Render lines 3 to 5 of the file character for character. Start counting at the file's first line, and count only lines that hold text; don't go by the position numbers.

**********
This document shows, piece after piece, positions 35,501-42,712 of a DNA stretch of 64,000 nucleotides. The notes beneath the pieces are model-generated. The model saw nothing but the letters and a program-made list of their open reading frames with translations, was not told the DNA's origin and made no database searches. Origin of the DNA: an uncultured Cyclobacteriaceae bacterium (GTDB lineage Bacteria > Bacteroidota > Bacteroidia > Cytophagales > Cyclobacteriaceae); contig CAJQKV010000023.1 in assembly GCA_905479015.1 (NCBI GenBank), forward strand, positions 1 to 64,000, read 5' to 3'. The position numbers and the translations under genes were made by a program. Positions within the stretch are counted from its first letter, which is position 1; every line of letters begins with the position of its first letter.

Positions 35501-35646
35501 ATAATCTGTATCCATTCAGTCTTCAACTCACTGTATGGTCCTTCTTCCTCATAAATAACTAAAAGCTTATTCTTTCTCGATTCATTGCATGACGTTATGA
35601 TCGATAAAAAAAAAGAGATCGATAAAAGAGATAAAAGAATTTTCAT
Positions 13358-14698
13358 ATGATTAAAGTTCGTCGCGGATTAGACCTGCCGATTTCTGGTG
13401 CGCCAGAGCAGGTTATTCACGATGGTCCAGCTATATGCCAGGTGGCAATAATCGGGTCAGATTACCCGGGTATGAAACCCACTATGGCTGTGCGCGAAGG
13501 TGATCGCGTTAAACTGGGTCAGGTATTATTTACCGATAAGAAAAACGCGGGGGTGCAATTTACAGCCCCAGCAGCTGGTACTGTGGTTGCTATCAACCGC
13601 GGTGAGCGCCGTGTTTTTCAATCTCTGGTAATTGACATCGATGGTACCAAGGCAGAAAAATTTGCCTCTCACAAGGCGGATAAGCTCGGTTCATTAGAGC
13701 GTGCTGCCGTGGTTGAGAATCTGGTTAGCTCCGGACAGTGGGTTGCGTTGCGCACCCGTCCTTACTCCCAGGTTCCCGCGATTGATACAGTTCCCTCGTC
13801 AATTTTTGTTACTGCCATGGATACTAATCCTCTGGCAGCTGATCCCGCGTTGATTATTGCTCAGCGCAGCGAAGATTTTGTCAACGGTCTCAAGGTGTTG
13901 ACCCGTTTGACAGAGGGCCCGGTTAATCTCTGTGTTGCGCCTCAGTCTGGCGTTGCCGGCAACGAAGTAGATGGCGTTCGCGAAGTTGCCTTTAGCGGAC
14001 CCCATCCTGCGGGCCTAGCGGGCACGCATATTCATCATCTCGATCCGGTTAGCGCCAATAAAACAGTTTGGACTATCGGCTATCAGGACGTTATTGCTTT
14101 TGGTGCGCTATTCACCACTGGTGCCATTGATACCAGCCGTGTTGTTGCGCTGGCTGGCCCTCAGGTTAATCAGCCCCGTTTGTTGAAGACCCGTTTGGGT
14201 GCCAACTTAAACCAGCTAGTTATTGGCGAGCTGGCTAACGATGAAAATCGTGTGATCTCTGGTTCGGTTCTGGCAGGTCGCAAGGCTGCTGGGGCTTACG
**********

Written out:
35501 ATAATCTGTATCCATTCAGTCTTCAACTCACTGTATGGTCCTTCTTCCTCATAAATAACTAAAAGCTTATTCTTTCTCGATTCATTGCATGACGTTATGA
35601 TCGATAAAAAAAAAGAGATCGATAAAAGAGATAAAAGAATTTTCAT
Positions 13358-14698